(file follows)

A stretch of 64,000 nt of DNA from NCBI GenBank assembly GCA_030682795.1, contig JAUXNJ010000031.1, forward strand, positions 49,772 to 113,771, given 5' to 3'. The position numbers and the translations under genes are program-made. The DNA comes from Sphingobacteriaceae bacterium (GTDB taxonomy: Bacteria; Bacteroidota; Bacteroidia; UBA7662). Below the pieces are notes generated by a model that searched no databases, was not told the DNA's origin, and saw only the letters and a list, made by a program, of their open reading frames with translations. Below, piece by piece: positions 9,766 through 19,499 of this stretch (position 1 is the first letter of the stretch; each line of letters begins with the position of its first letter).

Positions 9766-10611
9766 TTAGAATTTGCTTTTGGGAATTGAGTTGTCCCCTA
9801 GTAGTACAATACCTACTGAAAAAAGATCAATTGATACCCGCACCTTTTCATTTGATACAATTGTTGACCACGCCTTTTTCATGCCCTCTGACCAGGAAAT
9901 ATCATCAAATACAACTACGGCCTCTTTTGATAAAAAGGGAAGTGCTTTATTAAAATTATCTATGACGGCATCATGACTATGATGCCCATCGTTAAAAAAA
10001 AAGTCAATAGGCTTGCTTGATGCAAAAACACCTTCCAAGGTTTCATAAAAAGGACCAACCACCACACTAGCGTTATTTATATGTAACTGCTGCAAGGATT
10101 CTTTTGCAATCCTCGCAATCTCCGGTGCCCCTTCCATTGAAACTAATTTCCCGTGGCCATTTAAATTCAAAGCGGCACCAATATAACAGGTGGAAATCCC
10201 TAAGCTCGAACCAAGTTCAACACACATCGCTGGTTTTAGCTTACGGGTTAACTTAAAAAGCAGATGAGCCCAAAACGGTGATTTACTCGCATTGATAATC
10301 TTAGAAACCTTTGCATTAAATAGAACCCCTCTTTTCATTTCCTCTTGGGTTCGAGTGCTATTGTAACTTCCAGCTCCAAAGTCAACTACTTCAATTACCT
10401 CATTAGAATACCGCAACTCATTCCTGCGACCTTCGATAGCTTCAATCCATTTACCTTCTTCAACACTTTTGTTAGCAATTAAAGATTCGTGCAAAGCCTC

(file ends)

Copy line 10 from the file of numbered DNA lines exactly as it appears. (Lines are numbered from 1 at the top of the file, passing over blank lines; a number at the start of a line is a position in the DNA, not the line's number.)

10401 CATTAGAATACCGCAACTCATTCCTGCGACCTTCGATAGCTTCAATCCATTTACCTTCTTCAACACTTTTGTTAGCAATTAAAGATTCGTGCAAAGCCTC